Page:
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    A couple of months ago I came here for some help and good some pretty good advise. Now I would like to get some new criticism on my work. Although I usually go for landscapes since I’m quite awkward when taking shots of people, I’ve been practicing more over the last couple of months by volunteering at some events in my university and such. Starting in September I will also be a commissioned photographer for the university’s newspaper, so I might come back again for some extra advise later in the year!

    Without further more, here’s the link to some of my photos  http://www.flickr.com/photos/garcijo/sets/72157643350580455/

    Thanks in advance and be as critical as you can! 🙂


    Since it seems you will be doing more portraits than anything else I’ll concentrate on those (especially since I’m not very good at landscapes)

    The two photos with the frames held, they aren’t really doing it for me. The frame holding is a bit clichéd and the guy just looks a bit awkward. Neither of the two photos are particularly sharp either, the photo of the two girls in particular so. In that shot the stiching on their chest is reasonably sharp but their eyes aren’t at all. What kind of light are you using in these photos? I see two round catchlights with a third tiny in the middle (two brollies over your shoulders and poop up flash for triggering?) but you still had to bump ISO to 400 at f2 which suggests to me there wasn’t a whole lot of light being thrown out from your light setup. To make these two better I’d ditch the frames and get them to stand a bit more naturally, get them to take a step or two forwards, close the aperture down to f2.8-4 to get a little more of them in focus and to allow for more mistakes on your behalf when it comes to focussing. If at all possible, a light for the background would be good as the background is now darker and the yellow walls look quite dirty.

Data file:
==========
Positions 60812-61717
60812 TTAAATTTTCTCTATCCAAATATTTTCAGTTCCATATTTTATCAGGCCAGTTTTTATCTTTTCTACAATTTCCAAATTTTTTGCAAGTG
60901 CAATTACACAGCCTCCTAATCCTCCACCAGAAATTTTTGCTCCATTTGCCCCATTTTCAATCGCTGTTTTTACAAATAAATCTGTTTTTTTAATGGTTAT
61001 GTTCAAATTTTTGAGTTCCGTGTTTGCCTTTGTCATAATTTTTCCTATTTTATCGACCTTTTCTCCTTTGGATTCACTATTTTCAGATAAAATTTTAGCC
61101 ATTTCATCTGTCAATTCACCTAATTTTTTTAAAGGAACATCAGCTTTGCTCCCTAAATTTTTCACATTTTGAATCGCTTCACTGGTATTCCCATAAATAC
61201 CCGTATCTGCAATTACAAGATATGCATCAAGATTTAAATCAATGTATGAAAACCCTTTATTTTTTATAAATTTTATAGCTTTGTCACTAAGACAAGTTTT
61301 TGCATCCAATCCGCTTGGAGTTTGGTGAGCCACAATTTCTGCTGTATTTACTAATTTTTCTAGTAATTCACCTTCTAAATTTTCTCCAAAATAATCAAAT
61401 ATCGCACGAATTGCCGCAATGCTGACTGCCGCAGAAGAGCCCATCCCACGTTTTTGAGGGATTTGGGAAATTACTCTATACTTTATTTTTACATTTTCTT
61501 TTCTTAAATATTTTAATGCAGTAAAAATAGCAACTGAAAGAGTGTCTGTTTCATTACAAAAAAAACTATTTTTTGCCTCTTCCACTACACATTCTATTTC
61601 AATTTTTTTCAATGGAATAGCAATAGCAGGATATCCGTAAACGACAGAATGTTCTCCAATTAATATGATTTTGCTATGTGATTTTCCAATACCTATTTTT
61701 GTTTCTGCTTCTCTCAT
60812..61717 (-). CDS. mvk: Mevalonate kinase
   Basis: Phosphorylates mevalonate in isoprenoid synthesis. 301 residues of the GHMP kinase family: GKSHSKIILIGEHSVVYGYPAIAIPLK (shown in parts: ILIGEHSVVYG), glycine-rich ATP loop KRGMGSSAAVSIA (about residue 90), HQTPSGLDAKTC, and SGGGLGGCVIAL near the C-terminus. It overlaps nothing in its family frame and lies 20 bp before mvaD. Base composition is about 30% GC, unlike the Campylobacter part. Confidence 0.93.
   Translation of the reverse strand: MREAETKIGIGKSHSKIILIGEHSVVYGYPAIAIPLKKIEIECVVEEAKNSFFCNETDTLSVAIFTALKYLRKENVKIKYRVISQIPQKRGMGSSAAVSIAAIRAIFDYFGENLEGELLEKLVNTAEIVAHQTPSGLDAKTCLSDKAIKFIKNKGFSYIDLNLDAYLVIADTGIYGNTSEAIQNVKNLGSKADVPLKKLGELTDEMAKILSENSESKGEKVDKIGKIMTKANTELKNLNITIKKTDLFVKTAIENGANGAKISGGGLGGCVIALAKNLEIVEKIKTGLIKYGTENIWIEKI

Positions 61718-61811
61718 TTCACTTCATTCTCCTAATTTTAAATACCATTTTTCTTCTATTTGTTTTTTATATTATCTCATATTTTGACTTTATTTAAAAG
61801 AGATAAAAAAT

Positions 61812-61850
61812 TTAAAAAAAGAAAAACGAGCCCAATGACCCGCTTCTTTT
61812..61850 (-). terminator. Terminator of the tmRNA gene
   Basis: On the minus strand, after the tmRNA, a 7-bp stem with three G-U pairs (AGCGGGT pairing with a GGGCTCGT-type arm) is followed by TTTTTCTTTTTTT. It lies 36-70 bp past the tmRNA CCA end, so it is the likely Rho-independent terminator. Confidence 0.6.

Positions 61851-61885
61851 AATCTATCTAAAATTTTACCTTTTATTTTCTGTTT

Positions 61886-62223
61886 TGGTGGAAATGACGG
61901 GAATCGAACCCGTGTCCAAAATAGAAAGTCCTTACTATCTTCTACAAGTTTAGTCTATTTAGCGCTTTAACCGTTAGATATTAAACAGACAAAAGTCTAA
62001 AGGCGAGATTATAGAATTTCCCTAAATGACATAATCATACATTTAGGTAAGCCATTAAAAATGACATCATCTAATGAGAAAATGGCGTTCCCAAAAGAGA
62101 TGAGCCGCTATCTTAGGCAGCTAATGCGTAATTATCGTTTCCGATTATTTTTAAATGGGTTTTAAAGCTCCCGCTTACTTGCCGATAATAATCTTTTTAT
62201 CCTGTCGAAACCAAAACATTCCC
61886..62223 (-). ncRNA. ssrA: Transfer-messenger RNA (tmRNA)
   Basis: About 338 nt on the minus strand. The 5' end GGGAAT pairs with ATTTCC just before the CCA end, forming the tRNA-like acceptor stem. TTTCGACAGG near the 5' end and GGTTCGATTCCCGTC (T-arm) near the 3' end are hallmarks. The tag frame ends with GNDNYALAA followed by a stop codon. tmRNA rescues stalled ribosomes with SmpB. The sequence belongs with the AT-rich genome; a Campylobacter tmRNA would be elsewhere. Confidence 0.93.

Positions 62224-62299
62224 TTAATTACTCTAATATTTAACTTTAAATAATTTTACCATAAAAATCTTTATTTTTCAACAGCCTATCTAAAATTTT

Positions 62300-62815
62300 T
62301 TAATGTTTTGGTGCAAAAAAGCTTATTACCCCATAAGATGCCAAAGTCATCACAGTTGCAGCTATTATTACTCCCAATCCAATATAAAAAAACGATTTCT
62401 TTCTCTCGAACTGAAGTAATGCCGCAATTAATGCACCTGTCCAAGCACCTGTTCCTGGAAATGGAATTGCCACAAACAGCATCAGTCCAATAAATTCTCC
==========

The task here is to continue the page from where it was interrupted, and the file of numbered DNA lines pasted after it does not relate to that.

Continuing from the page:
Girl looking out of the window: not bad but there is still room for some improvement. First off I’d use a slightly longer focal length as her left cheek now looks bigger and her face goes a little chubby. Focus could probably be slightly more back (in a perfect world) to get the whole facing eye in focus. There are quite a lot of chromatic aberrations around her far eye which would be fairly easy to get rid of in lightroom for example. Main problem though is the yellow roof in the background that seems to grow out of her far cheek.

    The colour run ones, there isn’t much to do about harsh sunlight unless you can get them under some kind of shade. Be careful with the colour stuff though as it will get into your lenses and it won’t ever come out again.